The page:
Since the untimely death of Frank Zappa in 1993, fans of his music have patiently awaited the release of additional unissued tracks from his huge personal archives in his home studio. Imaginary Diseases features a series of live recordings from a 1972 tour by Zappa's so-called Petite Wazoo band, a ten-piece group that was full of potential but never sufficiently documented on commercial albums during his lifetime. The miniature "Oddients" has an avant-garde flavor with a bit of encourage audience participation in the vocal chants. "Rollo" was often performed as the finale to the suite of songs heard on the first side of the album Apostrophe, though this version omits the vocals heard on some bootleg issues. "Farther Oblivion," a song recorded as a part of that suite, is very different in this conception, including snippets that would later be incorporated into the magnum opus "Gregerry Peccary" and songs like "Bebop Tango" and "Cucamonga," also showcasing Tom Malone's effective tuba. "Been to Kansas City in A Minor" is an extended blues workout with a blistering solo by the leader. "D.C. Boogie" initially has a Middle Eastern flavor, though it gradually shifts into a driving boogie, contrasting Zappa's invigorating fuzz tone with Tony Duran's rocking slide guitar. "Imaginary Diseases" features another blistering Zappa solo, bracketed on each side by a peppy showcase of brass and reeds. Zappa has the only solo in the cooking jam "Montreal." The sound on these 1972 concert recordings is at times a little rawer than typical Zappa live albums of the era. But it seems likely that he worked on them briefly before turning his focus to various other projects, leaving them for Zappa Records "vaultmeister" Joe Travers to uncover and prepare for release.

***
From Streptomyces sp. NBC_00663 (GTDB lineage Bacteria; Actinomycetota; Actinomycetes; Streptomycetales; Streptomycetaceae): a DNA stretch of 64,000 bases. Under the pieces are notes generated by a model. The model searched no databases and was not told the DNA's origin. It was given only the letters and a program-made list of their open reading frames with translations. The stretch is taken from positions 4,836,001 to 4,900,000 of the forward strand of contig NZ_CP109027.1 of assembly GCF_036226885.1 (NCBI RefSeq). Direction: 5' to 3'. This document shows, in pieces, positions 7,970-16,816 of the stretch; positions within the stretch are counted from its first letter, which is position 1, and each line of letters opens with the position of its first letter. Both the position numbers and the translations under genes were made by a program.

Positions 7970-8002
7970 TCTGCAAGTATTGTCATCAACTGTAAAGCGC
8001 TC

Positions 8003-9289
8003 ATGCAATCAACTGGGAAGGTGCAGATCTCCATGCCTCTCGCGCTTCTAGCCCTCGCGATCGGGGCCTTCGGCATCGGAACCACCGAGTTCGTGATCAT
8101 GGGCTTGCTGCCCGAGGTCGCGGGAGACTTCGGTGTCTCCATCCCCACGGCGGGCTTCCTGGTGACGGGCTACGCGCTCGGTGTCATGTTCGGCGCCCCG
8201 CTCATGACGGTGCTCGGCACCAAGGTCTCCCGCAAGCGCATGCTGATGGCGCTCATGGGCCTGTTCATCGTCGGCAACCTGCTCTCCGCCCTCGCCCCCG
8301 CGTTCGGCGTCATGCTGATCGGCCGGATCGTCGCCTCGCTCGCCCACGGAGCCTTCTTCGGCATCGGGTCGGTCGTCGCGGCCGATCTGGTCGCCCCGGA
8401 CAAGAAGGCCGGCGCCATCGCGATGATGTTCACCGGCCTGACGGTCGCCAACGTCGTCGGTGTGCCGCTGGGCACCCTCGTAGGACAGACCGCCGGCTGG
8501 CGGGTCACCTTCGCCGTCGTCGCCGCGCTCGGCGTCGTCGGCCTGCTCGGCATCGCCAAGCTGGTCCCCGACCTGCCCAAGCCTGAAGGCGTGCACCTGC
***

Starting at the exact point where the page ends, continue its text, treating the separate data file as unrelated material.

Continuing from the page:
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AllMusic Review by Ken Dryden